The question is, as always, what should we do?

We should certainly think very seriously about the recommendation by legal scholars that the number of Justices be increased–a recommendation that long preceded the current administration.

And most obviously, we need to vote blue up and down the ticket, to ensure that people who will be elevated to the court in the future are “throwbacks” to the Warren Court, rather than pro-plutocrat right-wingers.

 

The Fight Is Never Over

When I first began this blog, one of the issues I frequently addressed was gay rights. LGBTQ folks still faced formidable barriers to equality; same-sex marriage was a pipe dream, with DOMA at the federal level and so-called “mini-DOMAs” in many states.  Activists were fighting “Don’t Ask, Don’t tell” and working to include protection against discrimination on the basis of sexual orientation and gender identity in state civil rights statutes.

In Indiana, civil rights organizations and major businesses managed to defeat an effort to place a ban on same-sex marriage in the state’s constitution, but we still lack those “four little words”–sexual identity and gender identity–in our civil rights law.  Unless you live in an Indiana city with an inclusive human rights ordinance, it is still perfectly legal here to fire someone for being gay. We also remain one of only five states without an inclusive hate crimes law.

Even in states like Indiana, though, LGBTQ folks have benefitted from the truly dramatic shift in public opinion that has occurred over the past couple of decades. As homophobia ebbed–it certainly hasn’t disappeared, but it has greatly diminished–this blog focused on other issues.

Attacks on LGBTQ citizens may have diminished, but as young folks like to say, “haters gotta hate.” As an article in the Guardian recently illustrated, there is plenty of room for homophobia among the numerous bigotries exhibited by our accidental President and those who support him.

The Trump administration has attacked LGBT rights in healthcare, employment, housing, education, commerce, the military, prisons and sports.

These efforts, it turns out, were just the beginning.

The president’s anti-LGBT agenda could soon gain significant momentum at the US Supreme Court, where Trump’s Department of Justice (DoJ) is pushing to make it legal to fire people for being gay or transgender. The move would fundamentally reverse civil rights for millions of people, LGBT leaders say, and raises fears that LGBT people may lose the minimal protections and resources they have won in past years.

“This is a critical point in history,” said Alesdair Ittelson, the law and policy director at interACT: Advocates for Intersex Youth. “The outcome of this case is going to have a tremendous impact on everyone.”

During the Obama administration, the LGBTQ community won significant victories:  repeal of “don’t ask, don’t tell,” new protections under the Affordable Care Act, an anti-discrimination executive order and expanded recognition of trans rights, among other things. Those victories are now under attack.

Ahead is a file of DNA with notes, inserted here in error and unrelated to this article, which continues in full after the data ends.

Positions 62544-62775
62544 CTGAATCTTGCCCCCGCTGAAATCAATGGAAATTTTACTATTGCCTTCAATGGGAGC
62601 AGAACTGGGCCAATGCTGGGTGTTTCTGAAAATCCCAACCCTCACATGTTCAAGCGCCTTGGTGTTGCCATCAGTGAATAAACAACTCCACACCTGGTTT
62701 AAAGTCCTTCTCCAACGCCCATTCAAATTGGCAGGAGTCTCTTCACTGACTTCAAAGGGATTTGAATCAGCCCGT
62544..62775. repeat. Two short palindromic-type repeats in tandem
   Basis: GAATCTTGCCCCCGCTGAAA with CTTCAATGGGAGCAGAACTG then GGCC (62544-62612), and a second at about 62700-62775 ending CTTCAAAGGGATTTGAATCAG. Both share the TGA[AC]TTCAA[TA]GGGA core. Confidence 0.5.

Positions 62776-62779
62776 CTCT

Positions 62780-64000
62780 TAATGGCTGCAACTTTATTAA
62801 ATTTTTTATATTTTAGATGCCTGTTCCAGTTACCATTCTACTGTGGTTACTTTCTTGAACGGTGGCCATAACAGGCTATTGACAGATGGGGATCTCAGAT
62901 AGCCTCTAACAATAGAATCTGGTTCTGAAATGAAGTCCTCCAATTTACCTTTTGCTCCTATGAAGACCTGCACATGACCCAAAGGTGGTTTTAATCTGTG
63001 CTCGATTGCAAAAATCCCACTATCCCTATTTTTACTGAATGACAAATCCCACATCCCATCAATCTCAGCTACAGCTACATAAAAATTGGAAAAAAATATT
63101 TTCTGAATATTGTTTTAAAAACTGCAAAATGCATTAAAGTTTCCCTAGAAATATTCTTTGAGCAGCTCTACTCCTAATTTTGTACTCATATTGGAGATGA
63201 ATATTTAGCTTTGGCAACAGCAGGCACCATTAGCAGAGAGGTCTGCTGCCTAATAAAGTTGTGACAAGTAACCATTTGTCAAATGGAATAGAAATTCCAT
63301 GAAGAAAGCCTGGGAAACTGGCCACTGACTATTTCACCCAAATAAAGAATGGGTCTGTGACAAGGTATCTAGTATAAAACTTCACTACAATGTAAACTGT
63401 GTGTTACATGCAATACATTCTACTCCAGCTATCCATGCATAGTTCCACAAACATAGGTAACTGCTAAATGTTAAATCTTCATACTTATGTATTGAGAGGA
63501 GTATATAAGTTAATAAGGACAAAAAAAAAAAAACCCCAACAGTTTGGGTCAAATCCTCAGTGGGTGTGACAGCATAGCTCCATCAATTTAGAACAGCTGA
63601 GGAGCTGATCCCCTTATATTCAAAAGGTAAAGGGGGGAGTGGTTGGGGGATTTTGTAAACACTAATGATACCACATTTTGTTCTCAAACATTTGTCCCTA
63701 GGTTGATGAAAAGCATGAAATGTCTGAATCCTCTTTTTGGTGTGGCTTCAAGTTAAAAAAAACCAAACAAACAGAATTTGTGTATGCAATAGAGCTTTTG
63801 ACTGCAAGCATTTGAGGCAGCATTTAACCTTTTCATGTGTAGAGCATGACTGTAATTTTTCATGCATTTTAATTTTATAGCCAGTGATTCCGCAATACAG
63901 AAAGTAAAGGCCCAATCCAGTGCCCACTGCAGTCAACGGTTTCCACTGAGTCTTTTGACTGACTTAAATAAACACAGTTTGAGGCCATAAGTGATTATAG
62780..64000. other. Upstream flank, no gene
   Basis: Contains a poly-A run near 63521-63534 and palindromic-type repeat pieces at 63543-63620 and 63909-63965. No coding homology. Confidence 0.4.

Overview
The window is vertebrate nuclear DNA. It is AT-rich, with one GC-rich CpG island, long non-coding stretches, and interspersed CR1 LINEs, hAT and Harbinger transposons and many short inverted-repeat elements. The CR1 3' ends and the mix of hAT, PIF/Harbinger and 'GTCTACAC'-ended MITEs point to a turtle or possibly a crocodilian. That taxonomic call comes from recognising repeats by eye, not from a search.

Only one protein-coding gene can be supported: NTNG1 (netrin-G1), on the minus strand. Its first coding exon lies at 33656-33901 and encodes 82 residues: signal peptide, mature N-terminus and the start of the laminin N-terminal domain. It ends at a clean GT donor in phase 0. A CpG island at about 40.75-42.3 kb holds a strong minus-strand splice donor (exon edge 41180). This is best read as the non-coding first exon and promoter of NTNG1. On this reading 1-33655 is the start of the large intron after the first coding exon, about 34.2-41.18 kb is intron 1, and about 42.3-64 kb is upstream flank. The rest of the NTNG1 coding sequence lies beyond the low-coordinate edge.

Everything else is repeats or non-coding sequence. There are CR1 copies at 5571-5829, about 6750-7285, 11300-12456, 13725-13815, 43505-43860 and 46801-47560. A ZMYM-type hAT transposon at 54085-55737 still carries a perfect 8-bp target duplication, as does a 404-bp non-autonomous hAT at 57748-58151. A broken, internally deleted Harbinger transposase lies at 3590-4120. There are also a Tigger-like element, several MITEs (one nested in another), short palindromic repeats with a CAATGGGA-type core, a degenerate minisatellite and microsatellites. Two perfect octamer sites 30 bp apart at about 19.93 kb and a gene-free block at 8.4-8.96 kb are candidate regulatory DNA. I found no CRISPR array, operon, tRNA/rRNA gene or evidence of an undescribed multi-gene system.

Since taking office, the Trump administration has sought to reverse healthcare protections for trans people, moved to ban trans people from serving in the military, eliminated rules protecting trans students and pushed to allow businesses to turn away gay and trans customers if they seek a religious exemption.

Last month, the Trump justice department made its most aggressive anti-gay legal argument to date, urging the supreme court to rule that gay employees are not protected under a longstanding act that prohibits “sex discrimination”. The DoJ filed briefs related to three supreme court cases to be heard together on 8 October – two involving gay men fired from their jobs, and a third involving a woman terminated by her employer after she came out as trans.

The courts have repeatedly held that gay people are covered by Title VII of the Civil Rights Act. Before Trump, the federal government agreed. But William Barr’s Department of Justice is now arguing that sexual orientation and gender identity are excluded under Title VII because “sex” means only whether people are “biologically male or female.”

Before Trump, the Justice Department pursued justice. Before Trump, judicial nominees elevated to the federal bench were vetted for legal competence, not for fidelity to radical “conservative” (actually fundamentalist Christian) ideology.

Before Trump, even our worst Presidents weren’t rabid White Nationalists, Islamophobes, homophobes, anti-Semites and proud and loud racists.

But that was then, and now is now.

The Court Betrayed Us: What Can We Do?

Talking Points Memo summed up the dilemma for American democracy in the face of the Supreme Court’s dishonest, cynically partisan decision.